A classic piece of nautical navigation, the sextant is an intricate and fascinating device that has been used since the eighteenth century to measure the altitude of celestial bodies, as well as horizontal and vertical angles and heights of shore objects.

From the origins of the first ever sextant to the evolution of the design that led to their beautiful construction, Sea Chest has put together a list of the most interesting facts to celebrate this iconic marine instrument - and who knows?  Maybe you'll want to buy one for yourself!

#1. When translated from Latin it means "sixth part" because the shape of the instruments arc is one sixth of a circle. The term is also used to include other similar reflecting instruments such as the quadrant - used to measure angles up to 90 degrees - as well as the quadrant, quintant, and octant.

#2. Sextants can be used to measure the distance between the moon and other celestial bodies to determine Greenwich Mean Time (GMT).

#3. Unlike most modern navigation tools such as GPS, the sextant doesn't require any electrical power to function, meaning they still serve as a great reserve navigational tool on board ships to this day.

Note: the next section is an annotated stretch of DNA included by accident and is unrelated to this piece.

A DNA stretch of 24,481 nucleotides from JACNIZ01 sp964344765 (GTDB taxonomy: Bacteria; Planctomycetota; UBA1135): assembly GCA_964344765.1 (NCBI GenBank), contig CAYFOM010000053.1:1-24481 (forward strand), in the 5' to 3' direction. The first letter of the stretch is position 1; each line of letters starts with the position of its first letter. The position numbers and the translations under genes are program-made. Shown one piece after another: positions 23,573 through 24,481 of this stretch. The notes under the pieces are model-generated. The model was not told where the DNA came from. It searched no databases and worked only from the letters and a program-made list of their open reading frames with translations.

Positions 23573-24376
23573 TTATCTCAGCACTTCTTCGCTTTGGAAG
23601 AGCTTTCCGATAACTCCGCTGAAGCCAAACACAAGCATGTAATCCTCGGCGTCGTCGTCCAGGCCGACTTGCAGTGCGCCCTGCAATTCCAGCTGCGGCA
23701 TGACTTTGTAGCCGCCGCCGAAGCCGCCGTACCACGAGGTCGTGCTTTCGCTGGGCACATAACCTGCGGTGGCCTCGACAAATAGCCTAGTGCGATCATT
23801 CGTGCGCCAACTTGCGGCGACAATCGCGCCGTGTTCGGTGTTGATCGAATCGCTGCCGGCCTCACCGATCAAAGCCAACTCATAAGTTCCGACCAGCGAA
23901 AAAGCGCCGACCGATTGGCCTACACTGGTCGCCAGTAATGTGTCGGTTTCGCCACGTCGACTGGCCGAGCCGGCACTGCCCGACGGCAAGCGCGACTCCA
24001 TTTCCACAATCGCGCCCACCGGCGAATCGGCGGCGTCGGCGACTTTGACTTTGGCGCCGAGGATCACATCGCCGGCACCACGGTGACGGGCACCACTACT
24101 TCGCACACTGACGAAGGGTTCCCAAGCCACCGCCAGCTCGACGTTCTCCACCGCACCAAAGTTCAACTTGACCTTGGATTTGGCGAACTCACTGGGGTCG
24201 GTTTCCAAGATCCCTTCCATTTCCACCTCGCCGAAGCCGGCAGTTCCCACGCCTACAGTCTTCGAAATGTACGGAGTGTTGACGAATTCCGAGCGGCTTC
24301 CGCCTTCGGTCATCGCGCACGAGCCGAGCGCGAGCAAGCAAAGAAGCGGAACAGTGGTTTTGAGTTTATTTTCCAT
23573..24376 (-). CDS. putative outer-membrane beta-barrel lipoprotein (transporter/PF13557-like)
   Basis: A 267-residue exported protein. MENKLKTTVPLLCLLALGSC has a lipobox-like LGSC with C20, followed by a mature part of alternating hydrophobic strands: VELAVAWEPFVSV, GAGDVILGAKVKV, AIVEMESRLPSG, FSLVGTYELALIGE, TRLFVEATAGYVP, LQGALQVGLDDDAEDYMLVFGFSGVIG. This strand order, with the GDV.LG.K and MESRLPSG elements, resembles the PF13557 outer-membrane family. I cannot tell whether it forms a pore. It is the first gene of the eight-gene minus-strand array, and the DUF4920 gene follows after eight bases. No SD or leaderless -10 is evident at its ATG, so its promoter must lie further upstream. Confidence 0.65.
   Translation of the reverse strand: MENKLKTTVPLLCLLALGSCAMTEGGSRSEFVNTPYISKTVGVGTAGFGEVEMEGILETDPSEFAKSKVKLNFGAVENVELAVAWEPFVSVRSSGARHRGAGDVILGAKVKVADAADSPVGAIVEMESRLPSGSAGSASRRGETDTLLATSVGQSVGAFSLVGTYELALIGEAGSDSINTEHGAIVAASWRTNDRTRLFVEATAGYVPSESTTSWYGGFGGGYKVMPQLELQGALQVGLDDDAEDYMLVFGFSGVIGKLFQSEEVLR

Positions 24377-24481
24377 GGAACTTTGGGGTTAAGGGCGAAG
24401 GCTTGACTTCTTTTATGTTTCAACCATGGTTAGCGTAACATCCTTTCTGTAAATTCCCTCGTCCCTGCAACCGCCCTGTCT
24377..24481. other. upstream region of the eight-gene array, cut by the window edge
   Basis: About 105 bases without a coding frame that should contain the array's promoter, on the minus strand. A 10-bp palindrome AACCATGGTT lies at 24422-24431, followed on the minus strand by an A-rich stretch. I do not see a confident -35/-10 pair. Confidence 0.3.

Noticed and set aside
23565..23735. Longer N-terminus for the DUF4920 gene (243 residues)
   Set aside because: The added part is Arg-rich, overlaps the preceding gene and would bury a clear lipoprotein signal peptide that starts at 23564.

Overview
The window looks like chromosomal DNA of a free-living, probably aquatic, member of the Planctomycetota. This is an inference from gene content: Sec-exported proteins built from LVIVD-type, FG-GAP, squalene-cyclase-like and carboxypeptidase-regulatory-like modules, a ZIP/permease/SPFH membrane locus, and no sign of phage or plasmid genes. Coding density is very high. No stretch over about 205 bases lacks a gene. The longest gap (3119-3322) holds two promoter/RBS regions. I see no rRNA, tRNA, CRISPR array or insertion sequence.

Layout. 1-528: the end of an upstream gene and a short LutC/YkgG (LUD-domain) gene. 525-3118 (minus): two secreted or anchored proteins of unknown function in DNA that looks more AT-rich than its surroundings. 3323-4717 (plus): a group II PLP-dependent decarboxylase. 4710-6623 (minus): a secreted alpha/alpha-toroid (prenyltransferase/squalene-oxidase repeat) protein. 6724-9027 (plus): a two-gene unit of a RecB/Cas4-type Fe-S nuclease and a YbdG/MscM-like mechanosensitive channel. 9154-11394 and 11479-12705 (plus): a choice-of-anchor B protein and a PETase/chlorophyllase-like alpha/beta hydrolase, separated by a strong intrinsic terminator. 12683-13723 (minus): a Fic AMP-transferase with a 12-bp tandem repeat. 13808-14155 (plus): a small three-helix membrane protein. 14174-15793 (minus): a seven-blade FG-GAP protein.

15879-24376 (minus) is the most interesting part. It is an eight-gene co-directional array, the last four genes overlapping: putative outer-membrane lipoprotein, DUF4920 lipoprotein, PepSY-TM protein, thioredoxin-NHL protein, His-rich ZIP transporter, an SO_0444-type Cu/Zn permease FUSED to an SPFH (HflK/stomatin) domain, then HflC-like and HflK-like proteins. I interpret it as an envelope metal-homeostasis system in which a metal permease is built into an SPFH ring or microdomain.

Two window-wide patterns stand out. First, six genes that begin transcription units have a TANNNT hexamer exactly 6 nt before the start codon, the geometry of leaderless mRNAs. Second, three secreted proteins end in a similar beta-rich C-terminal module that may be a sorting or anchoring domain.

#4. Sextants are incredibly precise due to their clever construction - measuring celestial objects relative to the horizon and not the instrument itself.

#5. The first sextant was made in 1759 by John Bird, one of the most famous craftsman of mathematical instruments. His early sextant designs were made from a heavy mahogany and ivory construction before being streamlined later on by other instruments makers to lighter wooden frames, and then in the nineteenth century they were crafted from fine brass.

#6. Sextants can be used at night to observe the stars.

#7. To use a sextant correctly, navigators lift it using their left hand and then hold it in their right hand by the handle and look at the sea horizon.

#8. A sextant doesn't require that you use it with perfect aim, making the instrument incredibly effective on a moving vessel - both the horizon and the stars or planets will remain steady in their relative position.

#9. In hot and tropical climates, sextants were often painted white to reflect sunlight and stay cool, preventing a change in temperature from warping the frame or arc.

#10. Although heavy, the classic brass construction of a sextant means they are less susceptible to shaking when being used at sea compared to lighter materials.

Fancy taking a look at our very own range of sextants and celestial navigation books? Click here to see more!

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Post By Ed Mason